Detecting separate time scales in genetic expression data
1 Department of Biology and IGSP Center for Systems Biology, Duke University, Durham, NC, USA
2 Whitehead Institute for Biomedical Research, 9 Cambridge Center, Cambridge, MA, USA
3 Department of Plant Biology and Genome Center, University of California, Davis, CA, USA
4 INSERM U900 and CNRS UMR 144, Institut Curie, Paris, France
5 London Institute for Mathematical Sciences, London, UK
6 Theory of Condensed Matter Group, Cavendish Laboratory, University of Cambridge, UK
BMC Genomics 2010, 11:381 doi:10.1186/1471-2164-11-381Published: 16 June 2010
Biological processes occur on a vast range of time scales, and many of them occur concurrently. As a result, system-wide measurements of gene expression have the potential to capture many of these processes simultaneously. The challenge however, is to separate these processes and time scales in the data. In many cases the number of processes and their time scales is unknown. This issue is particularly relevant to developmental biologists, who are interested in processes such as growth, segmentation and differentiation, which can all take place simultaneously, but on different time scales.
We introduce a flexible and statistically rigorous method for detecting different time scales in time-series gene expression data, by identifying expression patterns that are temporally shifted between replicate datasets. We apply our approach to a Saccharomyces cerevisiae cell-cycle dataset and an Arabidopsis thaliana root developmental dataset. In both datasets our method successfully detects processes operating on several different time scales. Furthermore we show that many of these time scales can be associated with particular biological functions.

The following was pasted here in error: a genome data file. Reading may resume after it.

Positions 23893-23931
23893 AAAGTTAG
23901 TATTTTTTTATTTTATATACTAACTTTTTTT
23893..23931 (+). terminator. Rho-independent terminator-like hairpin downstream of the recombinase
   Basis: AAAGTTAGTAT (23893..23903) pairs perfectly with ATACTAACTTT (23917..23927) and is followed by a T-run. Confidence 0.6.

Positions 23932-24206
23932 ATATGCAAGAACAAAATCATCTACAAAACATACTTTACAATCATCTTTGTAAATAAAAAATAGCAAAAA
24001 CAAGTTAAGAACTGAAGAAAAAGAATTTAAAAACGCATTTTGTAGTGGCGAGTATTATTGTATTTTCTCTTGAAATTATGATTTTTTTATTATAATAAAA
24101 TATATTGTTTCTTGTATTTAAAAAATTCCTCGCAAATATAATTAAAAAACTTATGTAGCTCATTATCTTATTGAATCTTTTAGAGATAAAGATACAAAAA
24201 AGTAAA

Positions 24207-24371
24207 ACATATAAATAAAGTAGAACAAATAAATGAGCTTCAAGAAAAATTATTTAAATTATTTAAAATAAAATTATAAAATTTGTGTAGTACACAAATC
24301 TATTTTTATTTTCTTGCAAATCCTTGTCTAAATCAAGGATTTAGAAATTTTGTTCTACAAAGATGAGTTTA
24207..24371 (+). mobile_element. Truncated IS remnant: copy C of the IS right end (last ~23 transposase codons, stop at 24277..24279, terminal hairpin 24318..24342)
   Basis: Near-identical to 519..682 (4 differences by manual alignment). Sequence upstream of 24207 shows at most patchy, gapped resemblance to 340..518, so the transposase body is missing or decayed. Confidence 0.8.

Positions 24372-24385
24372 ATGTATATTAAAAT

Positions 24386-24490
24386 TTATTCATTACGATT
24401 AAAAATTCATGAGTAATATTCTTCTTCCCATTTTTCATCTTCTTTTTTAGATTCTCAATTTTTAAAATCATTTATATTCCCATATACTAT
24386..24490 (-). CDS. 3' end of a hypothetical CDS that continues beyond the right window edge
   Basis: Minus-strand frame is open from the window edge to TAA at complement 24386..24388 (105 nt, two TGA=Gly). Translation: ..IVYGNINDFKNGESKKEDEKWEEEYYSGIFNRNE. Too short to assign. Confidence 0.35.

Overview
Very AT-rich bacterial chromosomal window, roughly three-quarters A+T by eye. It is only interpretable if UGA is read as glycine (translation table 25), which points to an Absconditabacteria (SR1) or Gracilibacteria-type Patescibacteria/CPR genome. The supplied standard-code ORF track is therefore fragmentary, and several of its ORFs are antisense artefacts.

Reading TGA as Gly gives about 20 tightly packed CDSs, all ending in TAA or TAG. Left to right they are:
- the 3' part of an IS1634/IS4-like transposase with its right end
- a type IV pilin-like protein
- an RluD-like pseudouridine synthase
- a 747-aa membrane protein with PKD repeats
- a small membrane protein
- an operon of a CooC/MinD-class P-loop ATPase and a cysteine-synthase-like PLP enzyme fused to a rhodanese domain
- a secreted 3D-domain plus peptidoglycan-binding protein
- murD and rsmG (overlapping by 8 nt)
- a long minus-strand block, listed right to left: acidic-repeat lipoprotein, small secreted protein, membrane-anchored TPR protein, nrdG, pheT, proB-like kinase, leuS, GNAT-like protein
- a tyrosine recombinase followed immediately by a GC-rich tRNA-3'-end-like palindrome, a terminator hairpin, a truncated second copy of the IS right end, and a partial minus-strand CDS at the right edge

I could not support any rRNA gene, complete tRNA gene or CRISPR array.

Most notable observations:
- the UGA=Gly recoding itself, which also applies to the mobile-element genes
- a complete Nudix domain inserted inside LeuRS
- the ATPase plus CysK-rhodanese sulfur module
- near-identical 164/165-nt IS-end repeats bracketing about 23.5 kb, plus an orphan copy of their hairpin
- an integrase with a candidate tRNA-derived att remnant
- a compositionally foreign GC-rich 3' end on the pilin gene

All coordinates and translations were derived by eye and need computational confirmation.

The spatiotemporal modules identified by our method suggest the presence of multiple biological processes, acting at distinct time scales in both the Arabidopsis root and yeast. Using similar large-scale expression datasets, the identification of biological processes acting at multiple time scales in many organisms is now possible.